In 2018, American choreographer Pam Tanowitz received the kind of review that can alter the course of an artist’s career. Writing about the world premiere of her Four Quartets, The New York Times’s chief dance critic, Alastair Macaulay, stated that it was “the greatest creation of dance theater so far this century.”
Tanowitz has been creating dances as an independent choreographer in New York City since the early 1990s. But Four Quartets – which features the music of Kaija Saariaho, the paintings of Brice Marden, and a recitation of T.S. Elliot’s epic poem – was only her second large-scale work for the stage. Tanowitz says that until 2016, she made one small show per year because she “had a family and a full-time day job.”
In the wake of the success of Four Quartets, at a time when many artists have been struggling due to the effects of the pandemic, Tanowitz has been in high demand across the world. She has created new dances for the Australian Ballet, New York City Ballet and The Royal Ballet, including a piece that will have its world premiere at London’s Royal Opera House in February 2023. Her company, Pam Tanowitz Dance, performed at the Barbican and the Venice Biennale. In 2022 alone, she made six new works, in addition to remounting several previous creations.
“I'm very glad that she's getting national and international recognition now, but there's no reason this couldn't have happened ten or fifteen years ago,” says Gideon Lester, the artistic director of the Fisher Center for the Performing Arts, which produced and co-commissioned Four Quartets. “I think if a male choreographer had produced the kind of work that Pam was making in her thirties and forties, there is no question that she would have been brought to public visibility much earlier. I regret that she is now in her early fifties and only just starting to get the resources that she needs.”
The Fisher Center invested “a lot of money and several years” into Four Quartets, Lester says, and in 2019, the venue – located on the campus of the private American university Bard College – made Tanowitz a long-term artist-in-residence, giving her a salary and taking over the administration of her company. Lester points out that, while such an arrangement is common in countries like France, it remains highly unusual in the United States where he says “the ecosystem of dance is one of presenting and not producing.”
Of all the art forms, “dance is in the greatest crisis in the US,” Lester says. “American choreographers are used to working in a state of real poverty. We have very little government support and increasingly little philanthropic support. Pam can't be an intermittente du spectacle. So we had to build an infrastructure for her.”
Despite these difficulties, Tanowitz describes herself as a “very American” artist. She has a reputation for being well-versed in her country’s modern dance history and for repurposing the movement vocabularies of other choreographers ranging from Trisha Brown to Jerome Robbins and Twyla Tharp. But it is Merce Cunningham to whom she is most often compared.
This is likely in part because many of Tanowitz’s long-time dancers also performed for Cunningham and were highly trained in his rigorous technique, says Cédric Andrieux, director of choreographic studies at the National Conservatory for Dance and Music in Paris, who performed with the Merce Cunningham Dance Company for a decade. Or it could be due to the influence of Viola Farber, one of Cunningham’s star dancers in the early years of his company. “ Viola Farber changed my life,” says Tanowitz, who earned her Master’s in Fine Arts at Sarah Lawrence College under her mentorship.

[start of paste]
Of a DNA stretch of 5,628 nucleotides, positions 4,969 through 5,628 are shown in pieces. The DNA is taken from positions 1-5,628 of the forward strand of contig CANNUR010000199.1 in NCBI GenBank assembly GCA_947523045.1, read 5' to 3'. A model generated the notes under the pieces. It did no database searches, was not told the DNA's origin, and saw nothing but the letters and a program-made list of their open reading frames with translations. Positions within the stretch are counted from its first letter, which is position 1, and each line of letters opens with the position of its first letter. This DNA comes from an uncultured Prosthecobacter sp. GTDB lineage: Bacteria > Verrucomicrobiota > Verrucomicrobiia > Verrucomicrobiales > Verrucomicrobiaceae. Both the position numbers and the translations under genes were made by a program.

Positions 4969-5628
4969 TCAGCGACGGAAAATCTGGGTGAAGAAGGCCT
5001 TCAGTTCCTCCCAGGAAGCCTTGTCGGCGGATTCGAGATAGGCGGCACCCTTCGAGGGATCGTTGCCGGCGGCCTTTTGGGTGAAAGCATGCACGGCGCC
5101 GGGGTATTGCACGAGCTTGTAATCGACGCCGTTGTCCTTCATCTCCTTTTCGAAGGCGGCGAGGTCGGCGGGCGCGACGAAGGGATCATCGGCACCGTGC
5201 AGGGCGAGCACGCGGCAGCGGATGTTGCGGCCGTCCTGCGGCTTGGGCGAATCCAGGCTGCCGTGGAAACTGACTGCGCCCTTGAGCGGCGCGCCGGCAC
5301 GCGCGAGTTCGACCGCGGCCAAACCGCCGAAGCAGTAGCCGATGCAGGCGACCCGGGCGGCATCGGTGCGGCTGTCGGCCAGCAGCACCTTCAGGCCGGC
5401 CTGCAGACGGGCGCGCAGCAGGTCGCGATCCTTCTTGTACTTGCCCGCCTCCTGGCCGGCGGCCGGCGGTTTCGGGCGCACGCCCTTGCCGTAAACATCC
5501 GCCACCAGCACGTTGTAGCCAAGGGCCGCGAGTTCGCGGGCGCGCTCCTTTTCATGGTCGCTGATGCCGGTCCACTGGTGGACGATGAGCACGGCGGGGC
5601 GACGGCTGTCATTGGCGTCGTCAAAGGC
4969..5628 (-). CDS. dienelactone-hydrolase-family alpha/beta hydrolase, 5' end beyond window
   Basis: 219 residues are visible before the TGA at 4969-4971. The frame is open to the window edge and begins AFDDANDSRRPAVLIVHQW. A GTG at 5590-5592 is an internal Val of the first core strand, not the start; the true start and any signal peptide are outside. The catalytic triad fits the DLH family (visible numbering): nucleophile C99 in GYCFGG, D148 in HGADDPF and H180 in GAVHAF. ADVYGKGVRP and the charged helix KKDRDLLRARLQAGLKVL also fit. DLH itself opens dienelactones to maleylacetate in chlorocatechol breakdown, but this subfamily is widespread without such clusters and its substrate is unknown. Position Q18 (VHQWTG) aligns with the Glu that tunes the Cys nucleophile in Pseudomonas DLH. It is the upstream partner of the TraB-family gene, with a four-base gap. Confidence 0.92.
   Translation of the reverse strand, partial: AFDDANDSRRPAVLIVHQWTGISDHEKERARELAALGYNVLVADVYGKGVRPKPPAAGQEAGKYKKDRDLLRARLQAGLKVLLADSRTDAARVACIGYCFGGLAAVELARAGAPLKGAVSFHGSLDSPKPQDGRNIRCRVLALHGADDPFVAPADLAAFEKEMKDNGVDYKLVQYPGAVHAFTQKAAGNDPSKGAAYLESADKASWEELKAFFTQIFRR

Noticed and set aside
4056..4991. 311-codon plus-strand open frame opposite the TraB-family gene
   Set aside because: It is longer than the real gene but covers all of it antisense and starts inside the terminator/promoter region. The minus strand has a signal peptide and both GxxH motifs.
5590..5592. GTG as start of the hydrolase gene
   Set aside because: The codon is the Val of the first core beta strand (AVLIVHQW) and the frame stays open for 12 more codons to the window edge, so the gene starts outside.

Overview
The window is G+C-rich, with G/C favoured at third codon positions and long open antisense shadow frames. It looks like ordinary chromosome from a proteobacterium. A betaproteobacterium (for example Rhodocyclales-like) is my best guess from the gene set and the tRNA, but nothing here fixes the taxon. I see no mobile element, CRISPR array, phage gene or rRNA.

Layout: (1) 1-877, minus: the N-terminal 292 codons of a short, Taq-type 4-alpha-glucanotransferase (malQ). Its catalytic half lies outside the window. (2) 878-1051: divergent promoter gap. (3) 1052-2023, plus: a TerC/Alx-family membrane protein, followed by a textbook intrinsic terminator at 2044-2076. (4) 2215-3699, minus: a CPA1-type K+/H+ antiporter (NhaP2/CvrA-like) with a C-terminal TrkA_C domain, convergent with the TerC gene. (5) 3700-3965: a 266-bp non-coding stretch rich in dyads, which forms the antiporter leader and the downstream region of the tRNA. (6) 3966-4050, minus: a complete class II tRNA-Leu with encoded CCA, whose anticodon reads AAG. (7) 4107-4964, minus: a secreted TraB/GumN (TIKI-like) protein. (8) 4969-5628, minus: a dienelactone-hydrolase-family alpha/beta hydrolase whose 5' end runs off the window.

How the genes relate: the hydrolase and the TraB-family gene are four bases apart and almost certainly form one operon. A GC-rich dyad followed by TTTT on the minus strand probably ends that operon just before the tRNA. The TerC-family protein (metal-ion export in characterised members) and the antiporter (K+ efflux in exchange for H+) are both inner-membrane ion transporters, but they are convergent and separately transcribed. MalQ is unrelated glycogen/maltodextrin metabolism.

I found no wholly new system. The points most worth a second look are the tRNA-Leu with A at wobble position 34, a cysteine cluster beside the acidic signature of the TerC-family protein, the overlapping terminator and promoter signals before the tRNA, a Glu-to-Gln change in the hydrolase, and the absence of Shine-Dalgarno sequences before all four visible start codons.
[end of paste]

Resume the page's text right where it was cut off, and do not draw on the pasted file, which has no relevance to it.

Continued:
“Harmonizing with past masters,” as Tanowitz put it to Dance Magazine, partly acts as a source of comfort. “Choreographing is lonely,” she says. “Even though you are in a room with dancers and collaborators, you're by yourself when making final decisions.” Still, being in a studio with “living, breathing people” influences her work. “I'm dealing with the histories of their bodies,” Tanowitz says. “When I go to a place like New York City Ballet, the dancers already have [George] Balanchine right there in their bodies that I get to collaborate with. It's exciting.”
“Splicing is a big part of Tanowitz’s process,” explains the American dance critic Jennifer Homans in her review of Tanowitz’s 2022 creation Song of Songs. “She likes to mine steps from past choreographers… intercutting them with her own steps until they meld.” Yet Homans also questions the limits of this approach. “Splicing and pressing can also be a way of hiding,” she writes. “Where is Pam Tanowitz in all this formal manipulation?” Lester sees Tanowitz’s work as “virtuosic” and says that it is “regarded as really radical” in her home country, though it might not be perceived that way elsewhere.
For all her international success, Ms. Tanowitz has yet to receive a commission or an invitation for her company to perform in France, a country that has traditionally welcomed America’s most renowned choreographers. “Even though she's doing something which I think is completely contemporary, it doesn't look like experimental or post-modern dance,” Lester says. “And therefore it may be that she is neither classical enough nor contemporary enough (so far) for France.”
He also wonders if Tanowitz’s frequent comparisons to Cunningham, whose work has been widely shown in Europe for decades, could be a barrier to foreign programmers fully understanding her work. “I think it's slightly misogynistic to insist that a female choreographer has to remind you of the work of a male choreographer,” Lester says. “She's not the next Merce Cunningham, she's the first Pam Tanowitz.”
Photo : Pam Tanowitz in rehearsal with the New York City Ballet © Erin Baiano